Layer of the neural retina that contains the photoreceptor cells. Photoreceptor cells span the outer nuclear layer as well as the outer and inner segment layers. These light sensing cells of the retina, the cone and rod photoreceptors, are located in the apical-most layer of the retina, and display a stereotypical subcellular organization with their nuclei basal to the inner segment (cell body or soma) and outer segment, which abuts the retinal pigmented epithelium (RPE) and is full of membrane invaginations packed with light-sensitive cell-specific opsins. All photoreceptors have opsin-containing outersegments, which are replaced on a daily basis. The older membrane and protein debris is shed from the distal tip of the outersegment and phagocytosed by the adjacent RPE cells. Because zebrafish are diurnal, their retinae contains a large number of bright-light sensitive cone subtypes in addition to dim-light sensitive rod photoreceptors, all of which are organized into regular mosaic patterns that can best be visualized in tangential sections. Below is more detailed information about the distinct types of photoreceptors found in zebrafish.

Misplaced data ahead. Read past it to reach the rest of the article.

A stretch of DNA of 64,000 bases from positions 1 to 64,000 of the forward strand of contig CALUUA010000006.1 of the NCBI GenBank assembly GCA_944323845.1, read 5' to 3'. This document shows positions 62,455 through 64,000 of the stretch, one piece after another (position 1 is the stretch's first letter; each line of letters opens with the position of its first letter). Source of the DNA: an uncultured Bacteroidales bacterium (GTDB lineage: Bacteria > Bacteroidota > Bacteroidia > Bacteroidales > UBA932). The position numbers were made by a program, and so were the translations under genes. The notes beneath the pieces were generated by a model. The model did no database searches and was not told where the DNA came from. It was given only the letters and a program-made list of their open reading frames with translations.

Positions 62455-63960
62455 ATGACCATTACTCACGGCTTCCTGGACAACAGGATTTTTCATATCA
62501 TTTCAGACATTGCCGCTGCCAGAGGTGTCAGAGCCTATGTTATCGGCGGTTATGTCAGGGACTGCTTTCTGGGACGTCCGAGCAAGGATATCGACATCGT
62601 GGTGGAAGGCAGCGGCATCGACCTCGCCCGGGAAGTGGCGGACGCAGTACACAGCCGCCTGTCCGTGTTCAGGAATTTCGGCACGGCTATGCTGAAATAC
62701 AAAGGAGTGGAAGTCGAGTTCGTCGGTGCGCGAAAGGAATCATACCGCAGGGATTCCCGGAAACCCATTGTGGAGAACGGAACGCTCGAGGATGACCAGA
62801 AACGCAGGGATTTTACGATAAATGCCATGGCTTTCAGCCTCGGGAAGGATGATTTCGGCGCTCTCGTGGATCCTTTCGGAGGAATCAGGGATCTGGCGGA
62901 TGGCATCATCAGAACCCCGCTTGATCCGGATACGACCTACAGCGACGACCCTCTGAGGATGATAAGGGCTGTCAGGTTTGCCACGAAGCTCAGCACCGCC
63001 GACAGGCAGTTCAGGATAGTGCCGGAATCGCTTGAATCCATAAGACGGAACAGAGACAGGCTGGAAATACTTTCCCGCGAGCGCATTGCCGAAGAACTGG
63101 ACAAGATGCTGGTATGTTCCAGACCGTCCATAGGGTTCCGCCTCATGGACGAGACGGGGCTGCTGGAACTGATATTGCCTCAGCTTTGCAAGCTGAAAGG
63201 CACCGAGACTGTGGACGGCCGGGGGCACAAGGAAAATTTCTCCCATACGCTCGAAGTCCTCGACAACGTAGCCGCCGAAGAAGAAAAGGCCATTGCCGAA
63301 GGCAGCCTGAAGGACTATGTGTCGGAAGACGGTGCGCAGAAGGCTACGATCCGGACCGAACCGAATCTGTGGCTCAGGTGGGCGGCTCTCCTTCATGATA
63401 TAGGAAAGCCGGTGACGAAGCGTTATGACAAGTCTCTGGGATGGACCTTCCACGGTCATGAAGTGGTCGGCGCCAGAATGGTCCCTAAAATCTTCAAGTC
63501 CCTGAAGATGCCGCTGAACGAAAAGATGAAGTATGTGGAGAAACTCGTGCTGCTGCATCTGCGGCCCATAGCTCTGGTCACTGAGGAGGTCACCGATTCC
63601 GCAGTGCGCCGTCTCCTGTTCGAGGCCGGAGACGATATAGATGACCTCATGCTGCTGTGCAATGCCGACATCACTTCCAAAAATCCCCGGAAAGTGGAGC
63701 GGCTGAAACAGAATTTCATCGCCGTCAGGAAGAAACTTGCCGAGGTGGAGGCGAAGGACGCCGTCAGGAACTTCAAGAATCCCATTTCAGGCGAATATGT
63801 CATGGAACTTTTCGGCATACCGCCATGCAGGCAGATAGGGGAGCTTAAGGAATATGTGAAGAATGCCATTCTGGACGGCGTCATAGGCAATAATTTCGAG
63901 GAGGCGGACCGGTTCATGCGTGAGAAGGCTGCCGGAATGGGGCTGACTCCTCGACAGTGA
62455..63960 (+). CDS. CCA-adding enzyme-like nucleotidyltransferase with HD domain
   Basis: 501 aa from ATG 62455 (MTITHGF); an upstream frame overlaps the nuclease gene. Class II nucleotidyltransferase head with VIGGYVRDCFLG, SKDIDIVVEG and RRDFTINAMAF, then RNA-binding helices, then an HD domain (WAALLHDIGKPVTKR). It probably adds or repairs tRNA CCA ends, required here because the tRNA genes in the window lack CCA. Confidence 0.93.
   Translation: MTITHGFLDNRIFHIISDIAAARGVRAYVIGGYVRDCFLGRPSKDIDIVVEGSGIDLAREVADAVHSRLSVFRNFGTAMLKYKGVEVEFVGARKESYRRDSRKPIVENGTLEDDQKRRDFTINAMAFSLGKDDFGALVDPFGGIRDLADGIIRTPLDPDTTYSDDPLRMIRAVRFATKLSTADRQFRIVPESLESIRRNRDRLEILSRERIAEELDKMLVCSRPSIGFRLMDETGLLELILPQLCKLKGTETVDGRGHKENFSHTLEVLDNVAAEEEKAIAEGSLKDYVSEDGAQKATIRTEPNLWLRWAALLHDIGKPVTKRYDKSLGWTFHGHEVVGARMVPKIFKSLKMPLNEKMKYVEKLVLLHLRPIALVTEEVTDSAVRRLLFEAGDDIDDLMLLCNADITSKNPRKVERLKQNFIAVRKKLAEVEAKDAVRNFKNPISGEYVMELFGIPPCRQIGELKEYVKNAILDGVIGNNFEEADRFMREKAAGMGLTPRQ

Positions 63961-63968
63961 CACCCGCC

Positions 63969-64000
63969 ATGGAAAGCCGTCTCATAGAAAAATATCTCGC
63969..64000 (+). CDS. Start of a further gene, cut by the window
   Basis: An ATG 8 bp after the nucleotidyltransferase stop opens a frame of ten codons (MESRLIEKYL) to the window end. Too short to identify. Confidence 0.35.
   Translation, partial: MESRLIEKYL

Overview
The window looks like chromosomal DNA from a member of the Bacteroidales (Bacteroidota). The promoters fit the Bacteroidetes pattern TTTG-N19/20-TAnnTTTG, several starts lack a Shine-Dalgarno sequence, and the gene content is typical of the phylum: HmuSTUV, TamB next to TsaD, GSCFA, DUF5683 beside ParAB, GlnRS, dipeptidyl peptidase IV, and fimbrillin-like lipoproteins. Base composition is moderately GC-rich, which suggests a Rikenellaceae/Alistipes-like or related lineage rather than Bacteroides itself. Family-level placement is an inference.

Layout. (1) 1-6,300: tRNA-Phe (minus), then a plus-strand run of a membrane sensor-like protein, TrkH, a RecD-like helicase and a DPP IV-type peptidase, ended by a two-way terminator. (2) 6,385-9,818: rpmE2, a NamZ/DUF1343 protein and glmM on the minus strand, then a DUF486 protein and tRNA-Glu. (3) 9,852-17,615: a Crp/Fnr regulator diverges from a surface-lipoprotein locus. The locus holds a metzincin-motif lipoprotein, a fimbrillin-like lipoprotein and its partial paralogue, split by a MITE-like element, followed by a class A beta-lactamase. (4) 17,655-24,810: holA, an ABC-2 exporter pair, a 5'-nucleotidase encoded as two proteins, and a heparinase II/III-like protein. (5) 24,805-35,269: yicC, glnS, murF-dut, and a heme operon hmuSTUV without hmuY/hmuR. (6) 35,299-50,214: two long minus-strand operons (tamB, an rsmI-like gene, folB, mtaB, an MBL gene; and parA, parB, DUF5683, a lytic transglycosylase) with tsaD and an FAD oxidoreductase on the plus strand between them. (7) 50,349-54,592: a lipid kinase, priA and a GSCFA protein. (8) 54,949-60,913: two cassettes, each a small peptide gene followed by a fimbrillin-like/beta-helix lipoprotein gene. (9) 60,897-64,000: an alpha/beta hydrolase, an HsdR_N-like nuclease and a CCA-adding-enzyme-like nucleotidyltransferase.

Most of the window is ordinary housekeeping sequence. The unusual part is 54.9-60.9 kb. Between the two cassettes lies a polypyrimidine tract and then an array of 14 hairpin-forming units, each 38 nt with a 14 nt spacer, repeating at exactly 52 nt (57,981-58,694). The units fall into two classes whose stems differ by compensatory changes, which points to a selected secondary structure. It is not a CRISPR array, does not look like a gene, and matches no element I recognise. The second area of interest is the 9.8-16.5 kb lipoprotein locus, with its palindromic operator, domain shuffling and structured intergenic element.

Cones are required for bright light vision and can be subdivided into four classes based on opsin expression and morphology. The paired long double cones express both red and green opsin, the long single cones express blue opsin, and the short single cones express uv-sensitive opsin. Antibodies generated against each of the 4 cone opsins or rhodopsin label the outer segments of individual cones or rods, respectively; in situ hybridization of the opsin transcripts label the inner segments. Several transgenic lines, which use various opsin promoters to drive expression of fluorophores (see below), reveal the location and morphology of specific photoreceptor subtypes.
Rods are utilized mainly for dim-light vision, and their cell bodies are located vitreal to the cone nuclei, and in the light-adapted retina, the thin rod inner and outer segments project beyond the cones, interdigitating between the apical microvilli of the adjacent retinal pigmented epithelia (RPE)l cells.